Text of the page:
A RECORD number of blackmail offences were reported to police in Sussex last year, figures show.

Charity Victim Support is urging the government and police to take the crime – which includes a rising number of “sextortion” cases – seriously.

Home Office figures show Sussex Police recorded 565 blackmail offences in the year to March – up from 408 in 2020 to 2021 and the most since comparable records began in 2012 to 2013.

Across England and Wales, 22,000 such offences were recorded in 2021 to 2022, more than double the number before the coronavirus pandemic in 2019 to 2020 and also a record.

The crime, which is punishable by up to 14 years in jail, is one of the fastest growing over the last decade.

Victim Support said the rise could reflect more crimes or victims feeling more empowered to come forward, but warned many still choose not to as they feel embarrassed.

Diana Fawcett, chief executive of the charity, said: “This steep rise in reports of blackmail is seriously concerning – with only one per cent of cases resulting in a charge, we risk victims losing trust in the criminal justice system.

“It is essential victims of blackmail are given practical and emotional support to help them recover and seek justice.

"Police forces and the government must take this crime seriously and get to the bottom of why we’re seeing this increase.”

Although the figures do not break down the type of blackmail carried out, the National Crime Agency views "sextortion", or webcam blackmail where victims are tricked into performing sexual acts on video as a growing threat.

And the Revenge Porn Helpline, which supports those who have suffered intimate image abuse, said it was its most reported issue in 2021.

Zara Ward, a senior practitioner at the service, said: "In many of our cases we are only seeing the tip of the iceberg and so many of these instances go unreported because the scammers have a huge impact on their victims, and it can lead to a lot of victims remaining silent."

She said the pandemic drove much of people's daily communication online, including relationships, and a lot of scams now begin on dating apps or social media.

The National Police Chiefs’ Council said a rise in blackmail crimes is largely down to improvements in recording.

It encourages anyone who has been a victim to report it to the police – where they will receive continued support – and not give in to demands.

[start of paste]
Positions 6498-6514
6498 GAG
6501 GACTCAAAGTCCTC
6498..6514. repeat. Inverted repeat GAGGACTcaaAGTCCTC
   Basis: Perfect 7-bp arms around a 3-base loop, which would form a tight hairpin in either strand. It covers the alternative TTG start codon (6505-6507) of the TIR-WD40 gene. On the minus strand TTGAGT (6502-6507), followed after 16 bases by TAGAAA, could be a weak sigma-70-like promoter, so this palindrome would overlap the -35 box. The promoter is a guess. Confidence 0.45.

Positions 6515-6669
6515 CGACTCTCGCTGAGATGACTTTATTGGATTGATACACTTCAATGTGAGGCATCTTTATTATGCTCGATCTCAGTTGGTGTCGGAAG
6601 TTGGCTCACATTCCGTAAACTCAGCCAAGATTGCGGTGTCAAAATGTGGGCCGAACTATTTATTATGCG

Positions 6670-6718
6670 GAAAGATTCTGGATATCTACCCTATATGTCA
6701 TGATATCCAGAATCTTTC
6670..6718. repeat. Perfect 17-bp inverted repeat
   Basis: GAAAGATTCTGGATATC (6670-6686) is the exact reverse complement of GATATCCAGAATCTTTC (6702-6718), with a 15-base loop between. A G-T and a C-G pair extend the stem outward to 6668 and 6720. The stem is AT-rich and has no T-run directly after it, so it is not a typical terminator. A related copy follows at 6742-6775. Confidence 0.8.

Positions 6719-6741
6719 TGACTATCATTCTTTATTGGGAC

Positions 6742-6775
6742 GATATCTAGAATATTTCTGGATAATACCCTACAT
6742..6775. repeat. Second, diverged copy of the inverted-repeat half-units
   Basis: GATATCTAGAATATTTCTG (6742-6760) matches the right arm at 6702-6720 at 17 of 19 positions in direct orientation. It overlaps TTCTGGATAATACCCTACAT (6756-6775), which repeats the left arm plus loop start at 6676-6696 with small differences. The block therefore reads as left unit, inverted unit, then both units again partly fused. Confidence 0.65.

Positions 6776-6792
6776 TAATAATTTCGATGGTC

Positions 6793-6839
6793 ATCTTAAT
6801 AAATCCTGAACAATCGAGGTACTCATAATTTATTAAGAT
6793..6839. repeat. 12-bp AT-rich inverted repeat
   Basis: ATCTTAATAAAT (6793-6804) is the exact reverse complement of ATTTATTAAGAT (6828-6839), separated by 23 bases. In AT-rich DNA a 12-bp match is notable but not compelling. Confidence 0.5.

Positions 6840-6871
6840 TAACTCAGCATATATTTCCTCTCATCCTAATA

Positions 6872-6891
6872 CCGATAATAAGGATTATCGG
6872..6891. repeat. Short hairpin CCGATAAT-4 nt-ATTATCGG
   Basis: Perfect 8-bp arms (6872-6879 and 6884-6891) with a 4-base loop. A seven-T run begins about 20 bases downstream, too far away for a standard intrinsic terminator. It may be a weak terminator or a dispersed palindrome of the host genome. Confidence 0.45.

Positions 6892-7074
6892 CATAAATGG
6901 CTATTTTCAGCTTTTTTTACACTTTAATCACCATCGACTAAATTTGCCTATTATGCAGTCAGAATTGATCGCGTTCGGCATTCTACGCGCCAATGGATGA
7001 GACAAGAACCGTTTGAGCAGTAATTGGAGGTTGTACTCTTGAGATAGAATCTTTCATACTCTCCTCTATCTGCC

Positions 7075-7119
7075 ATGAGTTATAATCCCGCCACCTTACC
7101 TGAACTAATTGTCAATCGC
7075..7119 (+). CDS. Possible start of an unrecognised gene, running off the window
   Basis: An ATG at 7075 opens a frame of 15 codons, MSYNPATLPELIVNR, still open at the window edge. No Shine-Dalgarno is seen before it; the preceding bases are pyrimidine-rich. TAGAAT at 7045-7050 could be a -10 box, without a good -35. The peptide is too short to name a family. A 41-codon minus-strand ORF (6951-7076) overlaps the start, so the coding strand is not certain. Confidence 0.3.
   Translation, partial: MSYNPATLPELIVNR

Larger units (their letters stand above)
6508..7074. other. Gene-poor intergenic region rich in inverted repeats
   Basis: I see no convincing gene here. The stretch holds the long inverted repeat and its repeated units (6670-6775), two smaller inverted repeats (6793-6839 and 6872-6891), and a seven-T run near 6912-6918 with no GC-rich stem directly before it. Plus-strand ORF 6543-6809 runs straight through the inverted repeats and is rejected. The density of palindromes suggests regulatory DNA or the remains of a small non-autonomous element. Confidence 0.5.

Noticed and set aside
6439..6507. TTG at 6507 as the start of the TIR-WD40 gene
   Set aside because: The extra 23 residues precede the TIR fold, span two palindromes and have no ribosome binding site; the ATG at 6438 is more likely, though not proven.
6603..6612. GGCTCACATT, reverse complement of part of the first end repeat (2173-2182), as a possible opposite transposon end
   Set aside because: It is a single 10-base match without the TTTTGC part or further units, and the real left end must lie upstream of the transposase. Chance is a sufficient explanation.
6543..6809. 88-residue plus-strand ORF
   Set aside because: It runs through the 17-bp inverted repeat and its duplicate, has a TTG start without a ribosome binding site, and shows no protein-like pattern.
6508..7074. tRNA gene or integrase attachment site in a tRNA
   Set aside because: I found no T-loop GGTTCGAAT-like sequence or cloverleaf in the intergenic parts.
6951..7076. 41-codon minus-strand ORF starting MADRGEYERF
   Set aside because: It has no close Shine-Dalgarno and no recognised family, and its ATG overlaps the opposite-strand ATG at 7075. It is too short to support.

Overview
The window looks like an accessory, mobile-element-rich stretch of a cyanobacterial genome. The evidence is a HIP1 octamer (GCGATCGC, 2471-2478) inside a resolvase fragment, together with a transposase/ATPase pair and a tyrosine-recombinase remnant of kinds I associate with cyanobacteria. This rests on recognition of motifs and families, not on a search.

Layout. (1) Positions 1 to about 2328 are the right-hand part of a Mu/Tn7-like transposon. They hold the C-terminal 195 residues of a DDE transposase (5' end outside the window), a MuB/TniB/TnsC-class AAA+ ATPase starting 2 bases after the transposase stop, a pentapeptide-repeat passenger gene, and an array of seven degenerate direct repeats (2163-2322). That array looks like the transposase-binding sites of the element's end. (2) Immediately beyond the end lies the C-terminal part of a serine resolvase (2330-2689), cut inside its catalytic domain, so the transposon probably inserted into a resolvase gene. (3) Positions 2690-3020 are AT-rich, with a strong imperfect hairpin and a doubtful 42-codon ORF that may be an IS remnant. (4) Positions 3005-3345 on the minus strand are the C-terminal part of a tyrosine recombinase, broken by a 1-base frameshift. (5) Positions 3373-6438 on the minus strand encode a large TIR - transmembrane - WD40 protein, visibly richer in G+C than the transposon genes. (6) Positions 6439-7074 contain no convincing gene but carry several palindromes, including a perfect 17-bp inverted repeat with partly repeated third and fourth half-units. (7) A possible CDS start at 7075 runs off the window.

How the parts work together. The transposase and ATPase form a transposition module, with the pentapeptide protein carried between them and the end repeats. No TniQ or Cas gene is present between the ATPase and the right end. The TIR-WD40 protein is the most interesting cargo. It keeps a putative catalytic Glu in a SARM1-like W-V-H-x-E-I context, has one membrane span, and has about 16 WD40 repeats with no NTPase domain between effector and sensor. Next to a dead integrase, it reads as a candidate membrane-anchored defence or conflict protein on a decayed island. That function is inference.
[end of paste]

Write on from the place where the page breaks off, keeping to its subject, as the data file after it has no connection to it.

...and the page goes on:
Separate figures show that of the 20,360 blackmail investigations closed nationwide in 2021 to 2022, just one per cent resulted in a charge or summons, and 59 per cent with no suspect identified.

Of these, 568 were concluded in Sussex, with 82 per cent resulting in no suspect being identified, 17 per cent abandoned due to evidential difficulties and less than one per cent with a charge or summons.

A Home Office spokesman said: “We are supporting police by funding crime prevention measures, including equipping police with better technology to help catch more criminals.

"We are working with partners across the criminal justice system to increase the number of cases being charged and prosecuted.”

A spokesman for Sussex Police told The argus: "Sussex Police takes reports of blackmail extremely seriously and will always fully investigate incidents where lines of enquiry are available.

"Accurately recording reports is a key part of tackling these offences, and the latest data shows Sussex saw an increase in reports of blackmail over the last twelve months that mirrored the national picture.

"The largest increase came from reports involving sextortion, which make up the majority of blackmail offences recorded in Sussex.

"While 20 forces in the UK registered larger increases in reports than Sussex Police, as a force we welcome findings from support agencies that victims’ confidence in reporting blackmail offences is improving.

"We would always strongly encourage victims to report any incidents at the earliest opportunity, so they can be supported, an investigation can be launched and perpetrators brought to justice.

"A huge amount of work is being carried out in Sussex to improve charge and prosecution rates.

"Perpetrators of these offences are often coordinated by organised crime groups based overseas.

"While this does complicate the investigation, there is action we can take to identify and prosecute offenders, especially if we are notified as soon as possible.

"We also work closely and in partnership with schools and among our communities to improve online safety and raise awareness of how these offences are perpetrated so crimes can be prevented.

"Officers and staff also receive ongoing training on how to identify and effectively investigate these types of offences.

"Early reporting is key. If you have been a victim of blackmail, report it to police online, via 101 or by dialling 999 in an emergency at the earliest opportunity.

"The sooner we are aware, the sooner we can act.

"For information and guidance on sextortion, visit: